What you need to know about old growth trees in B.C. — and the threats facing them

Old growth trees — one of British Columbia’s most iconic natural symbols — are once again grabbing international attention as hundreds of protesters are willing to be arrested rather than see the trees cut down for their economic value.

These massive trees have long been an important part of the province’s forestry sector. But the logging of old growth trees, some of which have stood for 800 years or more, often comes with criticism that their harvest harms B.C.’s biodiversity and ability to deal with climate change.

Currently, the trees at the heart of ongoing confrontations between demonstrators and RCMP are in the Fairy Creek watershed on Vancouver Island.

Here are five things to know about old growth trees in B.C.

What is considered an old growth tree in B.C.?

Old growth trees vary in size and age, but the most common image is of a massive tree erupting from the earth stretching 60 metres or more into the sky. The trunks of these trees are covered in dense bark, and a family of four people would struggle to hold hands and encircle one.

Conservationists and loggers both say it’s significant when trees like this — such as yellow cedars, Sitka spruce or Douglas firs — are discovered in forests, often at the bottom of lush valleys where rainfall and access to nutrients help them grow.

The province defines coastal forests to be old growth if they contain trees that are more than 250 years old, while forests in B.C.’s Interior are considered old growth if the trees are at least 140 years old.

Why are old growth trees logged?

The province says old growth trees are “vital” to supporting the industry because of their value and quality. Wood from old growth trees is often desired for high-end and specialty products such as fine furniture, musical instruments, specialty finishing products and shake and shingle manufacturing.

In the last fiscal year, the province said $1.3 billion in revenue was linked to the forestry sector, which employs more than 50,000 British Columbians, including 5,300 Indigenous people who are directly employed in the industry.

Typical coastal old growth sites can yield as much as 1,500 to 1,800 cubic metres per hectare, according to industry experts. In comparison, they say second-growth forests — trees that grow after the original trees were cut down or destroyed by natural disturbances like wildfires — yield around a third of that because they are harvested at younger ages.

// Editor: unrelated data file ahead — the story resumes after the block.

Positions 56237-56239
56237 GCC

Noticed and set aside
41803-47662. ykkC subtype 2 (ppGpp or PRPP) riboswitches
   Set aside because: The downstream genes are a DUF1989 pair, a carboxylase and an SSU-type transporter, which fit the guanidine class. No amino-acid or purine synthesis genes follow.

Also in many areas, like Northern Vancouver Island, more old growth is logged because second-growth forests haven’t yet grown big enough to be harvested.

Speaking in April at a convention for the BC Council of Forest Industries, provincial forestry minister Katrine Conroy didn’t say how old growth would factor into the future of the sector. But Conroy was clear her government was committed to ensuring forestry remains an economic driver for the province.

“B.C.’s forest industry is, and will continue to, provide opportunities and benefits for British Columbians for decades to come,” she said at the time.

How much old growth remains in B.C.?

The province says there are currently 13.7 million hectares of old growth in British Columbia, and 10 million of those hectares are protected or not economical to harvest. For reference, the entire province is roughly 95 million hectares in size, with approximately 57 million hectares of forested land.

Around 20 million hectares of public forest in B.C. is available for harvesting, according to the province, of which 3.6 million hectares is old growth.

Each year, 200,000 hectares of forested lands in B.C. are logged. The province says 27 per cent of this annual harvest comes from old growth.

But for the past decade, conservation groups like the Ancient Forest Alliance, the Wilderness Committee and Sierra Club B.C. have all used provincial data to argue that old growth trees in the areas where the trees grow biggest are being cut down at an unsustainable rate. 

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